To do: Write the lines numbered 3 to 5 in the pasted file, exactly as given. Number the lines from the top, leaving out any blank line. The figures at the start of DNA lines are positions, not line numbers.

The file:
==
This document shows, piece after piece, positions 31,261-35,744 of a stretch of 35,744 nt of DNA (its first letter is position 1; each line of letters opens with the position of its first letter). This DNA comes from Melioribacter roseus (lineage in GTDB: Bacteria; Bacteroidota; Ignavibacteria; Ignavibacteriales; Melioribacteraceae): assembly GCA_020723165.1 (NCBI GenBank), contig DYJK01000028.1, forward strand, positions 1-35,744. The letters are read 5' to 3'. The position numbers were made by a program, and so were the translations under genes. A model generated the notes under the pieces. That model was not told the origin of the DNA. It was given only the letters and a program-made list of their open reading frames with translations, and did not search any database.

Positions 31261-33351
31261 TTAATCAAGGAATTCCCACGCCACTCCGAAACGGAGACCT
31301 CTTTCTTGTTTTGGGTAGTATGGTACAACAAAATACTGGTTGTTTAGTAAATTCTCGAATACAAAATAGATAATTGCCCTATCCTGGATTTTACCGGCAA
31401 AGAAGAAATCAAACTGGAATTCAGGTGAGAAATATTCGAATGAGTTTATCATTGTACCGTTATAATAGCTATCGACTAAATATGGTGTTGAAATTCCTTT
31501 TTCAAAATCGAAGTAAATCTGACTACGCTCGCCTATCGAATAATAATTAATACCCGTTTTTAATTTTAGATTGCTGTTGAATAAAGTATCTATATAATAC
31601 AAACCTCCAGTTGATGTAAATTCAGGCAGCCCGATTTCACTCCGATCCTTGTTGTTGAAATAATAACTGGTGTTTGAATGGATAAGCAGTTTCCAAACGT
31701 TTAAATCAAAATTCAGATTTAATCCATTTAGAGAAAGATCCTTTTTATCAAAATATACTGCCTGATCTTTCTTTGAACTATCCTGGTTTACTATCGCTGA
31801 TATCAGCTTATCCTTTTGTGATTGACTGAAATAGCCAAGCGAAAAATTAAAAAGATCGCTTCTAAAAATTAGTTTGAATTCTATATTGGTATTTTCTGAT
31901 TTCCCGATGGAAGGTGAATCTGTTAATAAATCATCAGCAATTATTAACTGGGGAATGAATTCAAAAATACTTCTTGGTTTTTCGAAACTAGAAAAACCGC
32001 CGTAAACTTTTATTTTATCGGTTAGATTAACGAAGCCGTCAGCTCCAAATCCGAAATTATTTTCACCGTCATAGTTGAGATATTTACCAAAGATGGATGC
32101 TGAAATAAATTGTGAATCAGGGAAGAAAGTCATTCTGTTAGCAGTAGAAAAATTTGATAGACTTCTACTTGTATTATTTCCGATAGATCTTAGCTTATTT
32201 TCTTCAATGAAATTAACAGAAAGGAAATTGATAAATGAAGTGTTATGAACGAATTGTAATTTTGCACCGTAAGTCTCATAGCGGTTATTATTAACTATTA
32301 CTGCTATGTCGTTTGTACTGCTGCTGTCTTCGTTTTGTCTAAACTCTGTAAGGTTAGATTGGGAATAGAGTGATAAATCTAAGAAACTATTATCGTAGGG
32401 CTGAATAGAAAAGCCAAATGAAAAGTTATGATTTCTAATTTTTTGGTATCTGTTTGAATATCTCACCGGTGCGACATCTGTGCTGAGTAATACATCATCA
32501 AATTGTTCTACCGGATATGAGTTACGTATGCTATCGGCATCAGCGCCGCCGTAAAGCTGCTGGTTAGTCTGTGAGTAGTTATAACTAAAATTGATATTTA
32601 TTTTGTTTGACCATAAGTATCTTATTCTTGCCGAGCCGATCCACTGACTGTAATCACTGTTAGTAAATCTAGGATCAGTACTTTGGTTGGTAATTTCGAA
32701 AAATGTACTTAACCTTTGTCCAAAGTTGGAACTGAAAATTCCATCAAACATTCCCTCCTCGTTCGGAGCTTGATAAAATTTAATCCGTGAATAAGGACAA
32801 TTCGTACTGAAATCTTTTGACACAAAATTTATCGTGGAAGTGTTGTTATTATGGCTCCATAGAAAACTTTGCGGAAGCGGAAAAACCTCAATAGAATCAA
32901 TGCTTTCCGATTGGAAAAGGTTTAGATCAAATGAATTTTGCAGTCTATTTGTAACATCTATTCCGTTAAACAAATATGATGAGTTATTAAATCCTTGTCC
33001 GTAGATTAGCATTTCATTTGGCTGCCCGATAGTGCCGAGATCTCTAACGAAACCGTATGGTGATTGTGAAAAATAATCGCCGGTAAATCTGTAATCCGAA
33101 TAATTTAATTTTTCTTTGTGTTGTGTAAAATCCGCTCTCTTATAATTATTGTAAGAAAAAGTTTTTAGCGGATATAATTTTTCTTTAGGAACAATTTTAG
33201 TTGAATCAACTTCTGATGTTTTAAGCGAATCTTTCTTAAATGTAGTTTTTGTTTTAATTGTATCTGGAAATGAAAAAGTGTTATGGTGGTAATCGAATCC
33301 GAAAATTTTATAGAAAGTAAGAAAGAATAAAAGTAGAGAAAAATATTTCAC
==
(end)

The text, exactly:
31261 TTAATCAAGGAATTCCCACGCCACTCCGAAACGGAGACCT
31301 CTTTCTTGTTTTGGGTAGTATGGTACAACAAAATACTGGTTGTTTAGTAAATTCTCGAATACAAAATAGATAATTGCCCTATCCTGGATTTTACCGGCAA
31401 AGAAGAAATCAAACTGGAATTCAGGTGAGAAATATTCGAATGAGTTTATCATTGTACCGTTATAATAGCTATCGACTAAATATGGTGTTGAAATTCCTTT